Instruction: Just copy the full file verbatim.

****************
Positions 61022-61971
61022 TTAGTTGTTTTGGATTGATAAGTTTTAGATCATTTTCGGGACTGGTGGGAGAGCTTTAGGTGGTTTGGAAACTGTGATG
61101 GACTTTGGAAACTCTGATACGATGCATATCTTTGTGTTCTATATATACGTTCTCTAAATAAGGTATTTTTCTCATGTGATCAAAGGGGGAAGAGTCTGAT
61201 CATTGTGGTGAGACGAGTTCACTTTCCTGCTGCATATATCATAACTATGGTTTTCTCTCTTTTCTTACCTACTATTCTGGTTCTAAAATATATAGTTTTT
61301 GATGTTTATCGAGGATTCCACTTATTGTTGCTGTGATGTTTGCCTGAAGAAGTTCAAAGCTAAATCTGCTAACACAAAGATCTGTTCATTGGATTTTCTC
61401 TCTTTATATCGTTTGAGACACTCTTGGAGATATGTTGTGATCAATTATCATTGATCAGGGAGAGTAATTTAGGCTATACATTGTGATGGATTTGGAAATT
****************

Positions 61022-61971
61022 TTAGTTGTTTTGGATTGATAAGTTTTAGATCATTTTCGGGACTGGTGGGAGAGCTTTAGGTGGTTTGGAAACTGTGATG
61101 GACTTTGGAAACTCTGATACGATGCATATCTTTGTGTTCTATATATACGTTCTCTAAATAAGGTATTTTTCTCATGTGATCAAAGGGGGAAGAGTCTGAT
61201 CATTGTGGTGAGACGAGTTCACTTTCCTGCTGCATATATCATAACTATGGTTTTCTCTCTTTTCTTACCTACTATTCTGGTTCTAAAATATATAGTTTTT
61301 GATGTTTATCGAGGATTCCACTTATTGTTGCTGTGATGTTTGCCTGAAGAAGTTCAAAGCTAAATCTGCTAACACAAAGATCTGTTCATTGGATTTTCTC
61401 TCTTTATATCGTTTGAGACACTCTTGGAGATATGTTGTGATCAATTATCATTGATCAGGGAGAGTAATTTAGGCTATACATTGTGATGGATTTGGAAATT